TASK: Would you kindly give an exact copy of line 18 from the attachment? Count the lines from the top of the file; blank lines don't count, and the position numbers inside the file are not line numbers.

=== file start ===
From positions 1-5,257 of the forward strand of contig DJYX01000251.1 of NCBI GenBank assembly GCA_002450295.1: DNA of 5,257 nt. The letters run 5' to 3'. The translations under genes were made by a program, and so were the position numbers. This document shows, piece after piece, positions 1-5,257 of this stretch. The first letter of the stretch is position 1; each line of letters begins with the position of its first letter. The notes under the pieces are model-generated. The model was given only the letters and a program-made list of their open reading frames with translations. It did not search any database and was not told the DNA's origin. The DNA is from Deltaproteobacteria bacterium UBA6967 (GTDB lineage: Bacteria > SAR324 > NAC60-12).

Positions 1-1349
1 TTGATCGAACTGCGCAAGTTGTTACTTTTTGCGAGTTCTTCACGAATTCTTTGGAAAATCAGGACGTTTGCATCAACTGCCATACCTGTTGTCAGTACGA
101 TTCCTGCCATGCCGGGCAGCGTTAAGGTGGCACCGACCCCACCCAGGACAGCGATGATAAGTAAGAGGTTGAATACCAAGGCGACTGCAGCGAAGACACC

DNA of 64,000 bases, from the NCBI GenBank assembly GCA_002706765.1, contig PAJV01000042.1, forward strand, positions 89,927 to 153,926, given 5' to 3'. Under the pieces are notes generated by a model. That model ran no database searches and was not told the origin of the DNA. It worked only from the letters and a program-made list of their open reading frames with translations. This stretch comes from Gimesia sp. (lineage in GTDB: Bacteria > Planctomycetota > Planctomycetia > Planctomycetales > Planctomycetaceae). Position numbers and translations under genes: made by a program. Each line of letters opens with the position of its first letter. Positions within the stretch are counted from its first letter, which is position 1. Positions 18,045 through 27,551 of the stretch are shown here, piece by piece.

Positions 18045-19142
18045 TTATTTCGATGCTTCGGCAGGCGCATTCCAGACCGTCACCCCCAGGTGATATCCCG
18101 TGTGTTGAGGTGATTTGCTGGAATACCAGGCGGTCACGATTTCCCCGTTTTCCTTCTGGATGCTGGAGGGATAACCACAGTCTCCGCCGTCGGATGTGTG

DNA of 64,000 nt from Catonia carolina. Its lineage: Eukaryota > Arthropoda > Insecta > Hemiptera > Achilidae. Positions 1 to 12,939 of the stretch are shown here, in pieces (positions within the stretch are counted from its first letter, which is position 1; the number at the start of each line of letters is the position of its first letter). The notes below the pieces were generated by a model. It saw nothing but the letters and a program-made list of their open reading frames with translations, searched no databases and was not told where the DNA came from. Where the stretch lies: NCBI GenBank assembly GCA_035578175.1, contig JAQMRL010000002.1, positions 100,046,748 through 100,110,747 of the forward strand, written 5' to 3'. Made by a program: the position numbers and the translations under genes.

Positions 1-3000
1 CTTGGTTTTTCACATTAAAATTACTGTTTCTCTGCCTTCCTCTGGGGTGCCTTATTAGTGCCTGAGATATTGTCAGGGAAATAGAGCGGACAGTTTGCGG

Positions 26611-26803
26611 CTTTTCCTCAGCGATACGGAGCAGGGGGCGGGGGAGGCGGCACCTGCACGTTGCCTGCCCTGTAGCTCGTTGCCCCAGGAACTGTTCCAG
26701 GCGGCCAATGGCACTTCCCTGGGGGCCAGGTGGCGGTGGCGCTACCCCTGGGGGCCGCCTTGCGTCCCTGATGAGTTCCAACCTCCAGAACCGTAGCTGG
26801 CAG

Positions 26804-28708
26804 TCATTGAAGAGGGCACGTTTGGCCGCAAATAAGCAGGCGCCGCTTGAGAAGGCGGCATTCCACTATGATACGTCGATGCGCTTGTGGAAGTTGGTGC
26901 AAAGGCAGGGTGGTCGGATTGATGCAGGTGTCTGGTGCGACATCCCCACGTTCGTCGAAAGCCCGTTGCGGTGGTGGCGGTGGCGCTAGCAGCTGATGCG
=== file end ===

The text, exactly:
26901 AAAGGCAGGGTGGTCGGATTGATGCAGGTGTCTGGTGCGACATCCCCACGTTCGTCGAAAGCCCGTTGCGGTGGTGGCGGTGGCGCTAGCAGCTGATGCG